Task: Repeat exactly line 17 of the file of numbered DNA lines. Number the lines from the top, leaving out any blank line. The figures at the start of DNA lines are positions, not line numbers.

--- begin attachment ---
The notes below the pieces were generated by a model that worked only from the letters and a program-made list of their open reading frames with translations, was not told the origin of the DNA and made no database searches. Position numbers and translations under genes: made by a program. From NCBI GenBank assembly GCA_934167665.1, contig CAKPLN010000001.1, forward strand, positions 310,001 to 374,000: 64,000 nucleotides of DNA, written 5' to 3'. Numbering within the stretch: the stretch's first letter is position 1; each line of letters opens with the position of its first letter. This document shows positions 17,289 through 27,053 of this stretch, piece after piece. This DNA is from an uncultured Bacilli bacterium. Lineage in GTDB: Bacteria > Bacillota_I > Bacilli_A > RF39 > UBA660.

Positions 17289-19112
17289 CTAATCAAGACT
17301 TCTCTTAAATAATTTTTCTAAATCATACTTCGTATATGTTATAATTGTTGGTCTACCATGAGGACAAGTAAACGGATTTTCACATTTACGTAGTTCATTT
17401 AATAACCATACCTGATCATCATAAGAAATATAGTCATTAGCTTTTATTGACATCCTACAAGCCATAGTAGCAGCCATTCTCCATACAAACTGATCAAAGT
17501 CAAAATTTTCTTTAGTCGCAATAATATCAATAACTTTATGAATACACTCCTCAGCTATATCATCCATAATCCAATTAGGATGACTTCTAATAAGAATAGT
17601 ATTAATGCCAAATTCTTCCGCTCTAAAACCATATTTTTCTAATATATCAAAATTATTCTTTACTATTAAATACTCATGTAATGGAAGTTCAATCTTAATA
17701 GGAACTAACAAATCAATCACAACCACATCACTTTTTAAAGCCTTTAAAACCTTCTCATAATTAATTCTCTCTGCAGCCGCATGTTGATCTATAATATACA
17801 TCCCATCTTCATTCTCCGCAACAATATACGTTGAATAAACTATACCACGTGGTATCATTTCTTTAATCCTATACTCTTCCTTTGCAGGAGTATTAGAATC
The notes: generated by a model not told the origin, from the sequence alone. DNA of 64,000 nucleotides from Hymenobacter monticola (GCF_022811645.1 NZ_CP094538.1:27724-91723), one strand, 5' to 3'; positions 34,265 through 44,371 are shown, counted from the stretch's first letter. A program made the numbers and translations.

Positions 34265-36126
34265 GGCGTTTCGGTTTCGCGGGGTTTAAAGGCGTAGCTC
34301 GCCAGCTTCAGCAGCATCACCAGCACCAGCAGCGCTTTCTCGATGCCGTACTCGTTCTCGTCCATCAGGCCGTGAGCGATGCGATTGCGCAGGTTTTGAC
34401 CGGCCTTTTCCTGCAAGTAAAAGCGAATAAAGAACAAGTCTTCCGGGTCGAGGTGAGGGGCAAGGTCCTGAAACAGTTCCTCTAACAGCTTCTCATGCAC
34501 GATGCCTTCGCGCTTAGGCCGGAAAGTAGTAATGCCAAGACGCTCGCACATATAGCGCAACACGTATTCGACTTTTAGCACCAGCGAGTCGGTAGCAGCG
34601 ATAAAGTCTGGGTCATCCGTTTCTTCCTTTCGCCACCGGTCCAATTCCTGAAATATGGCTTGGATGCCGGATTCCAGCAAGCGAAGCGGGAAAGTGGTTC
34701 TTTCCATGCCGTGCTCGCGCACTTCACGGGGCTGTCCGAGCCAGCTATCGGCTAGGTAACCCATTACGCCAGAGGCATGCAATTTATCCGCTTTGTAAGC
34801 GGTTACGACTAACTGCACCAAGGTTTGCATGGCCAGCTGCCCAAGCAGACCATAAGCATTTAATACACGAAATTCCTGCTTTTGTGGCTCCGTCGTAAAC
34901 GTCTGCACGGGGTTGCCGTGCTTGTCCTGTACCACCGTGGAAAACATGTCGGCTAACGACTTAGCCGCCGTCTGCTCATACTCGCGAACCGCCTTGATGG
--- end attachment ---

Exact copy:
34701 TTTCCATGCCGTGCTCGCGCACTTCACGGGGCTGTCCGAGCCAGCTATCGGCTAGGTAACCCATTACGCCAGAGGCATGCAATTTATCCGCTTTGTAAGC